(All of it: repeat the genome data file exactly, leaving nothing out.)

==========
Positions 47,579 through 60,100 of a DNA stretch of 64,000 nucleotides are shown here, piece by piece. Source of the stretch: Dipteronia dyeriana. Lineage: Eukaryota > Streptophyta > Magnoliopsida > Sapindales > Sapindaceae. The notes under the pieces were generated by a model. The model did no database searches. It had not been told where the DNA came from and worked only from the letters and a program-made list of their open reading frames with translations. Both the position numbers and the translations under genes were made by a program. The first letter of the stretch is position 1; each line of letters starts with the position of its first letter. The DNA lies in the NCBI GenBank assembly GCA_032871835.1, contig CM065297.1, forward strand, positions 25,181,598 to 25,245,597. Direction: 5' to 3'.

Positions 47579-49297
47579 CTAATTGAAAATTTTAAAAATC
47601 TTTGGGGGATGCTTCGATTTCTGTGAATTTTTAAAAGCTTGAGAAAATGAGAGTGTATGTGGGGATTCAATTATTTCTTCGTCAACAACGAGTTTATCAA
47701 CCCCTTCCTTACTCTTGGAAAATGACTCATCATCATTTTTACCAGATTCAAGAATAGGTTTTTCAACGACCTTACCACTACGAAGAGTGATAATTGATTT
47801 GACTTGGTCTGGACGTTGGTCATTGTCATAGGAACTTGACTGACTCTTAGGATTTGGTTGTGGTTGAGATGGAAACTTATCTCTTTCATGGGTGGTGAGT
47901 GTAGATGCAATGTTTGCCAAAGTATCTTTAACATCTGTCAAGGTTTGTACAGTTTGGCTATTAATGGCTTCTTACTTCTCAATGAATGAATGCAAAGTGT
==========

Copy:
Positions 47,579 through 60,100 of a DNA stretch of 64,000 nucleotides are shown here, piece by piece. Source of the stretch: Dipteronia dyeriana. Lineage: Eukaryota > Streptophyta > Magnoliopsida > Sapindales > Sapindaceae. The notes under the pieces were generated by a model. The model did no database searches. It had not been told where the DNA came from and worked only from the letters and a program-made list of their open reading frames with translations. Both the position numbers and the translations under genes were made by a program. The first letter of the stretch is position 1; each line of letters starts with the position of its first letter. The DNA lies in the NCBI GenBank assembly GCA_032871835.1, contig CM065297.1, forward strand, positions 25,181,598 to 25,245,597. Direction: 5' to 3'.

Positions 47579-49297
47579 CTAATTGAAAATTTTAAAAATC
47601 TTTGGGGGATGCTTCGATTTCTGTGAATTTTTAAAAGCTTGAGAAAATGAGAGTGTATGTGGGGATTCAATTATTTCTTCGTCAACAACGAGTTTATCAA
47701 CCCCTTCCTTACTCTTGGAAAATGACTCATCATCATTTTTACCAGATTCAAGAATAGGTTTTTCAACGACCTTACCACTACGAAGAGTGATAATTGATTT
47801 GACTTGGTCTGGACGTTGGTCATTGTCATAGGAACTTGACTGACTCTTAGGATTTGGTTGTGGTTGAGATGGAAACTTATCTCTTTCATGGGTGGTGAGT
47901 GTAGATGCAATGTTTGCCAAAGTATCTTTAACATCTGTCAAGGTTTGTACAGTTTGGCTATTAATGGCTTCTTACTTCTCAATGAATGAATGCAAAGTGT